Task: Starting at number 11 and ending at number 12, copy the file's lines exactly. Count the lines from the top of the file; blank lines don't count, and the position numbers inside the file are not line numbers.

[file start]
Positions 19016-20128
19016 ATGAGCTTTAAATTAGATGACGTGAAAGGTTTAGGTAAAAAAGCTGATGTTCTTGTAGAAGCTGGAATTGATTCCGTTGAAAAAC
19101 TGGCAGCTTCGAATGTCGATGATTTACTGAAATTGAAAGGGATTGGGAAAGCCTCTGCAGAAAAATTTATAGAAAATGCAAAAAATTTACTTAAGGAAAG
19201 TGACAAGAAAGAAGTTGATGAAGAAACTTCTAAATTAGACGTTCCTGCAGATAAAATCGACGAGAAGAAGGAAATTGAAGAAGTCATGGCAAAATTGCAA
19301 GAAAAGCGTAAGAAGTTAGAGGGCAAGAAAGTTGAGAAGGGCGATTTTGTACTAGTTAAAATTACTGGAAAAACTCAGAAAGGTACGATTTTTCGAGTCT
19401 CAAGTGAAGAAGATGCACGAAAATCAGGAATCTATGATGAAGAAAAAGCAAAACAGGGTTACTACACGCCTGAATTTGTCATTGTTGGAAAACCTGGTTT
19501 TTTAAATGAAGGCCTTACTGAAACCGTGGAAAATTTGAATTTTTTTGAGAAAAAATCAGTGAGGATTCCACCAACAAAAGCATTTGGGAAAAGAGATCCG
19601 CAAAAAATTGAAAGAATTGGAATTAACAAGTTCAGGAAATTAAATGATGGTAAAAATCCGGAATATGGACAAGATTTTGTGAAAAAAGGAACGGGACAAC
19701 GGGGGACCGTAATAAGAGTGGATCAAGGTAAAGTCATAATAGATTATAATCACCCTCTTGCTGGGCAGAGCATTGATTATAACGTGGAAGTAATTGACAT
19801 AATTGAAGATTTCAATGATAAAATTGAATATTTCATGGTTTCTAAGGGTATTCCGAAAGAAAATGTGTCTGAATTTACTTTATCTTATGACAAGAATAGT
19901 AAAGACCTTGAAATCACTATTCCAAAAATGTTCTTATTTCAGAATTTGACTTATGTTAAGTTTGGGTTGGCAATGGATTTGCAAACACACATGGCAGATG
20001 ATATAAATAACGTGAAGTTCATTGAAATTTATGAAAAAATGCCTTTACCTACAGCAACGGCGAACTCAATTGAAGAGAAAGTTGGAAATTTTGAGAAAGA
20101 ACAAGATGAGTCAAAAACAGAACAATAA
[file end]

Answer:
19901 AAAGACCTTGAAATCACTATTCCAAAAATGTTCTTATTTCAGAATTTGACTTATGTTAAGTTTGGGTTGGCAATGGATTTGCAAACACACATGGCAGATG
20001 ATATAAATAACGTGAAGTTCATTGAAATTTATGAAAAAATGCCTTTACCTACAGCAACGGCGAACTCAATTGAAGAGAAAGTTGGAAATTTTGAGAAAGA